It’s Hard to Fool Weeds

Every year as fall transitions into winter, and again as winter changes to spring, something amazing — and a little terrifying (for a farmer) happens in our fields.  The weeds in our fields change.  The warmth- and sunshine-loving weeds that torture us for six months of the year stop sprouting.  And any that remain begin to produce seeds, even if they are only a few inches tall.
It’s not that hard to understand how a plant might sense that the days are getting shorter and the temperatures are dropping.  But it’s a little more difficult to wrap your head around the idea that a seed — as tiny as a speck of dust — might sense the change in season.
Backing up a step:  every cup of soil contains hundreds, thousands or even more seeds in it.  These build up over the years, and sprout in response to specific events.  It might be a certain amount of moisture from rain or irrigation, a disturbance of the soil that exposes them to light, a certain temperature, a fire or something else.
For a few weeks every fall, almost no seeds germinate in our fields.  We always know what is coming — a “flush” of winter weeds, particularly grasses that grow faster than our winter crops and are difficult to kill in cool, wet weather.  But they wait — for rain.
No matter that we are irrigating our fields regularly until the first storms arrive.  Somehow, the winter weeds “know” the difference between rainwater and well water.  During the drought, when it hardly rained at all in the winter, they did not sprout at all. And if it rains in October, the winter weeds sprout, giving us a chance to remove and control them.   This year, the rain waited until Thanksgiving, and so did the weeds.  Within three days, there was a carpet of grass all over the farm fields.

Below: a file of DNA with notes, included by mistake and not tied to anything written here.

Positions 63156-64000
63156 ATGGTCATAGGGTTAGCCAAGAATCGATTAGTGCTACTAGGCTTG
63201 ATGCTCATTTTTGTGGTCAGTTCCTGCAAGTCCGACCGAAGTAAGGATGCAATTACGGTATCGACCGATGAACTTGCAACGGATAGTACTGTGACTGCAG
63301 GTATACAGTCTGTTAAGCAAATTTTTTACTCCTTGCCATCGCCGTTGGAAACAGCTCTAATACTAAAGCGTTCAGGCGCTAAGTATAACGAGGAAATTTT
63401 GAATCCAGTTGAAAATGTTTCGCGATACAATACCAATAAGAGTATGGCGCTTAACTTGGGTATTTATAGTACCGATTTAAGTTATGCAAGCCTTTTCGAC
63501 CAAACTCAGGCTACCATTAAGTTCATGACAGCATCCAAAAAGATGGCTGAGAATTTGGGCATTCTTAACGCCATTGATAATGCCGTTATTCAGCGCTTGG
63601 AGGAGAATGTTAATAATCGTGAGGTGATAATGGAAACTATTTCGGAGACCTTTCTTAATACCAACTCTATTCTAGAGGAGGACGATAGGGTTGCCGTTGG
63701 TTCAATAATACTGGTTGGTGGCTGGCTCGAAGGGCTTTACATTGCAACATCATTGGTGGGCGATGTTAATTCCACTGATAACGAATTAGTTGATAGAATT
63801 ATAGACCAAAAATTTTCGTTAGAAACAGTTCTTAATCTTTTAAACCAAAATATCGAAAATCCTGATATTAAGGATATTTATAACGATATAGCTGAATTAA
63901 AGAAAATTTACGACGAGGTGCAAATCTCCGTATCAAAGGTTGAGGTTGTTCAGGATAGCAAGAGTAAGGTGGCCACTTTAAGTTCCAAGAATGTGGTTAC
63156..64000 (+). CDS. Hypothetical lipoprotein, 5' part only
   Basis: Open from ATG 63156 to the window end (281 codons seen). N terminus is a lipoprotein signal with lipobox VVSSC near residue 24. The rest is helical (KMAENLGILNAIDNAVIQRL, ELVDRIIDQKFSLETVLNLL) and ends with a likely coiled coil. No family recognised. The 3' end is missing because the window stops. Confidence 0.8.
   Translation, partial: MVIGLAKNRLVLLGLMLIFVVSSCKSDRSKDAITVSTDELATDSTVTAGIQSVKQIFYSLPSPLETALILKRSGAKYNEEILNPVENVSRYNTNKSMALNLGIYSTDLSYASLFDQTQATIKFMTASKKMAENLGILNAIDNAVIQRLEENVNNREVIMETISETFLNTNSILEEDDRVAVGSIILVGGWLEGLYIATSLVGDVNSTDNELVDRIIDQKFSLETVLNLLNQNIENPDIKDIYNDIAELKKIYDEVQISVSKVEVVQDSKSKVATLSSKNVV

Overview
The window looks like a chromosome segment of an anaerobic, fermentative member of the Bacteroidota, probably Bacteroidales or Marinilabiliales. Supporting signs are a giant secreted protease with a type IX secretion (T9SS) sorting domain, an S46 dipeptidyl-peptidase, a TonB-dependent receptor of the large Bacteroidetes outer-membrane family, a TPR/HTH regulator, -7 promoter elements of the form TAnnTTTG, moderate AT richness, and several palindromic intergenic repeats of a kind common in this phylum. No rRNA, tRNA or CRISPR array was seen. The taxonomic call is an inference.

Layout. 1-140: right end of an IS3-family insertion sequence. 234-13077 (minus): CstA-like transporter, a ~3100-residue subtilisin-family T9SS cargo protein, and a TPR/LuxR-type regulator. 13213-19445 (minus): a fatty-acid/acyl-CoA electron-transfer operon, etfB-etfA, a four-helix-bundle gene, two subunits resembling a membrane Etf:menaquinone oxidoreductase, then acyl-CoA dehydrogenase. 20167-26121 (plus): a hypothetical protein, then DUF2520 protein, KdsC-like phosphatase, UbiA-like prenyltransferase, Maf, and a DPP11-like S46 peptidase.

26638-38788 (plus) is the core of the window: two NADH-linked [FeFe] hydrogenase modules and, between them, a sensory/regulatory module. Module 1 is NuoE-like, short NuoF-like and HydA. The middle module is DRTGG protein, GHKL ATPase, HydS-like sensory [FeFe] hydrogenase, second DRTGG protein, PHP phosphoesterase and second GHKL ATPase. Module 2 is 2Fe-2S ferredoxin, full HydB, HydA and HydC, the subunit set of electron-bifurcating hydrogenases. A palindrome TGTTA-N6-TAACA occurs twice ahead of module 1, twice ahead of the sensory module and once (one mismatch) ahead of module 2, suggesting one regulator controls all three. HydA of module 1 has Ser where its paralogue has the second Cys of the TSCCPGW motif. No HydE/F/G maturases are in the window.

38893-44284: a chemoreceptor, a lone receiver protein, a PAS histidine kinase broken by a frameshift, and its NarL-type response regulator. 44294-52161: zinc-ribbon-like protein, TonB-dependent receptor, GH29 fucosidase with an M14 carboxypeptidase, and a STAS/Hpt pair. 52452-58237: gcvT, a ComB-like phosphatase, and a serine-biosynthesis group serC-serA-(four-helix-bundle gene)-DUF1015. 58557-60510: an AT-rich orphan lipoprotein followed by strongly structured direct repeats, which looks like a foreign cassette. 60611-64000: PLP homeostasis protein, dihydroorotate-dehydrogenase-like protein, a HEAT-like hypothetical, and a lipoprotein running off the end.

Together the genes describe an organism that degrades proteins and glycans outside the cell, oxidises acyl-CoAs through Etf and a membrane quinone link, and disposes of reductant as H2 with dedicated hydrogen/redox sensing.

It’s not that surprising that weedy plants might prefer fresh rainwater to water coming from two hundred feet underground.  Our crops certainly prefer it, and almost always go through a little growth spell when they first get it.  But it’s harder for me to understand how seeds, buried in the ground, might be able to detect the different chemical makeup of the water — high oxygen levels, lower salts, etc.
After a late start to the rainy season, we’ve caught up quite nicely and precipitation is currently just above average, year-to-date.  Unfortunately, so are the weeds.  So now it would be nice to have a little dry spell to get out there and take some of them out.
Thanks,
Pablito

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